It was an eventful first Sunday of the NFL football season. The 49ers took out the Packers in Lambeau in what might’ve been a preview of this season’s NFC Championship game, RG3 looked like the real deal in his first professional start as the Redskins upset the Saints, the new look Bears offense dominated the Colts and เว็บแทงบอลปลอดภัย ufabet ruined the dawn of the Andrew Luck era in Indianapolis, everyone’s preseason darling the Seattle Seahawks came up short against the Cardinals, and the Jets whacked the revamped Bills in a game that saw Mark Sanchez shine and Tim Tebow fade into the background.
All of these games occurred earlier in the day before what many considered the marquee matchup of Week 1, that being the Pittsburgh Steelers against the Denver Broncos in a Sunday night tilt that featured the return of Peyton Manning.
I was never an Indianapolis Colts fan per se, but as the years passed I began to appreciate more and more all the little things that Manning brought to the table every week to help his team win games. From practically his first day in Indy he fit the mold of what a franchise quarterback should be – reliable, durable, accurate, polished, studious, and most importantly, a winner. Manning’s stats speak for themselves, and he will likely retire as the best regular season QB the game has ever known.
The Colts imploded without him in 2011, falling to 2-14 and leading one to wonder how they seemed to stack up ten plus victories like cordwood (Scott Lillie™) each season Manning was under center. The sad truth is that Eli’s big brother hide a lot of deficiencies in Indy, serving as the de facto offensive coordinator on the field by calling out plays and line formations, and routinely turning good receivers into great ones and great receivers into future Hall of Famers.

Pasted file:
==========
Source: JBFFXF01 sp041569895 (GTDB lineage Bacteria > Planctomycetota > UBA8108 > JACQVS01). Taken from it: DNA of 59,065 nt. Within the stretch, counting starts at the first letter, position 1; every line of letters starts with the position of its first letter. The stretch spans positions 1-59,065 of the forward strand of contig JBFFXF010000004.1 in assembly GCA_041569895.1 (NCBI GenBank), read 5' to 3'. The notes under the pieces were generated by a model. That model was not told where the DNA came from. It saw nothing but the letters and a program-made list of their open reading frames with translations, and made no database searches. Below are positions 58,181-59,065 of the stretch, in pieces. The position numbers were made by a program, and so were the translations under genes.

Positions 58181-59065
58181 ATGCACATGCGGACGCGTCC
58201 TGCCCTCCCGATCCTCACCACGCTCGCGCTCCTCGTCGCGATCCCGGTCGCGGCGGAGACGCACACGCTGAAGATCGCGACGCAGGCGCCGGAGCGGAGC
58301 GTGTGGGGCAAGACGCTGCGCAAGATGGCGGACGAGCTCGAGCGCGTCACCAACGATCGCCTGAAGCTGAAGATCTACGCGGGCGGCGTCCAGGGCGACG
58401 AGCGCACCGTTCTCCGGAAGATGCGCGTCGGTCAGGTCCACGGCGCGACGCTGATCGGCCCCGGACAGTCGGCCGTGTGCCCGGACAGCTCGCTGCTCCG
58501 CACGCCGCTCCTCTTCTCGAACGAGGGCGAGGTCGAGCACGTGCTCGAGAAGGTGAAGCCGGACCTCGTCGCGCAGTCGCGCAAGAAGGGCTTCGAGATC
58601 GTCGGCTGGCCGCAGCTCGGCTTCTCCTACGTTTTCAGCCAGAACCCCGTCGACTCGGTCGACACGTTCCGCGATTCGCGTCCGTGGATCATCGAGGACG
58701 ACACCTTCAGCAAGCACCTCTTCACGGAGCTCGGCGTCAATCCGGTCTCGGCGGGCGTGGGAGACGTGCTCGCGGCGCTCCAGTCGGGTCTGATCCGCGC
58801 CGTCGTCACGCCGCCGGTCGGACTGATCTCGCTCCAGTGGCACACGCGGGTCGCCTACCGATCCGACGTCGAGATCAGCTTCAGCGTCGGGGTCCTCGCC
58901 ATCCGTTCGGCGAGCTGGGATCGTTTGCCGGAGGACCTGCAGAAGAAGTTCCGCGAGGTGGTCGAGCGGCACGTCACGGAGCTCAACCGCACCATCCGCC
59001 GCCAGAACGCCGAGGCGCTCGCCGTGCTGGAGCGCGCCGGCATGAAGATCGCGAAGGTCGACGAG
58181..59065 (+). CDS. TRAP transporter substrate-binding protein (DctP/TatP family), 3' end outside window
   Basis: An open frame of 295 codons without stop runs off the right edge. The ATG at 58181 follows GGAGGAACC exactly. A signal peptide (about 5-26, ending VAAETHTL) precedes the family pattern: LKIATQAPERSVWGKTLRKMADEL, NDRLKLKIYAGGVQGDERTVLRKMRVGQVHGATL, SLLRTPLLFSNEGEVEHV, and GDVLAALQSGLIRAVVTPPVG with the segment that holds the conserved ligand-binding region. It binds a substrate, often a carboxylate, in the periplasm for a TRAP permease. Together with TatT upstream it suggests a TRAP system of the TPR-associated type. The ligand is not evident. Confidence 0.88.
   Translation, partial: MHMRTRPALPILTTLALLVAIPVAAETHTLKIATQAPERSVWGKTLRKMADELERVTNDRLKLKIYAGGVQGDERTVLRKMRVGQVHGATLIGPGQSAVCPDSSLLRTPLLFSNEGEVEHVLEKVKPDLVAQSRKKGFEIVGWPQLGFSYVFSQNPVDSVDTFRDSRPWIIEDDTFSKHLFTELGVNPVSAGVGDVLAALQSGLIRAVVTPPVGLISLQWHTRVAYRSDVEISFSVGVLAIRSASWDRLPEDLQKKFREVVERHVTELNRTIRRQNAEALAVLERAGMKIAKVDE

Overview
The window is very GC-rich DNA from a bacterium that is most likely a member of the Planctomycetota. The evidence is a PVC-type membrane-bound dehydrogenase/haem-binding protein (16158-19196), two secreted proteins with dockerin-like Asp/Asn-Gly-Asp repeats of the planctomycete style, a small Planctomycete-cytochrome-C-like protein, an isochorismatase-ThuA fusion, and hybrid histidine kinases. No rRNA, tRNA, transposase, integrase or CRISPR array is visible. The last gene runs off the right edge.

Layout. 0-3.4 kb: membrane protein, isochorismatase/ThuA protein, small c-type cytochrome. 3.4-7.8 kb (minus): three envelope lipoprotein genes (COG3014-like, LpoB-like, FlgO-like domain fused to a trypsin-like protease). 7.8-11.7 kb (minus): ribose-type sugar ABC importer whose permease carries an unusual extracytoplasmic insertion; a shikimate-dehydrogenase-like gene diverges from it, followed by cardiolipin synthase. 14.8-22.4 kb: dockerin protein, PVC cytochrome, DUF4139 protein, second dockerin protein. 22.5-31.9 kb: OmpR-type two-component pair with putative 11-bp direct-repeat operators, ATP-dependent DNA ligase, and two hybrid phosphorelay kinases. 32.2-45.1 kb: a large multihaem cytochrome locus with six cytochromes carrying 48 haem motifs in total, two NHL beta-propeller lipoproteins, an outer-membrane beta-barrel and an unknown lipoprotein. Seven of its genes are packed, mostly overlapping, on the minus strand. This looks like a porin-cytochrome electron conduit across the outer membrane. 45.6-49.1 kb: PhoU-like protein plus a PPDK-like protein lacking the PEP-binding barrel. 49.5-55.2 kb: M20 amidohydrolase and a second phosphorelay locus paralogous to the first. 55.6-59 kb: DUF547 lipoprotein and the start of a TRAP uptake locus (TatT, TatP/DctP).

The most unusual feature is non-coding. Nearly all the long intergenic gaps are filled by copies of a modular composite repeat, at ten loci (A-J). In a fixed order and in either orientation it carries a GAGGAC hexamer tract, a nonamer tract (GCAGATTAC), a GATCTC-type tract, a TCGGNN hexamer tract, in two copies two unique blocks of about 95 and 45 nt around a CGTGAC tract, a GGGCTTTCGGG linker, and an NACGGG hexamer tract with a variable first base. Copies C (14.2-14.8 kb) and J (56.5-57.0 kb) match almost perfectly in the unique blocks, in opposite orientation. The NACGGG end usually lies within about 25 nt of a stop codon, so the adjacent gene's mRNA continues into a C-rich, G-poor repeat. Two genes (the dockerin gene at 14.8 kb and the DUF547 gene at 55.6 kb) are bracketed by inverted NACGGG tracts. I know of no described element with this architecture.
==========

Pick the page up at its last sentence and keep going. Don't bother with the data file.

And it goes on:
He was delegated to the sidelines last year after experiencing a setback following offseason neck surgery, and though the NFL kept chugging along and we witnessed a great regular season, playoffs, and Super Bowl, it definitely felt weird without No. 18 on the field. It’s almost as if he had become a part of the game’s subculture; not only because of his play on the field but also his all-encompassing presence off of it. During my lifetime I can’t think of a more marketable athlete outside of Michael Jordan, as he has made a second career and brought in new fans with his entertaining commercials and easy demeanor.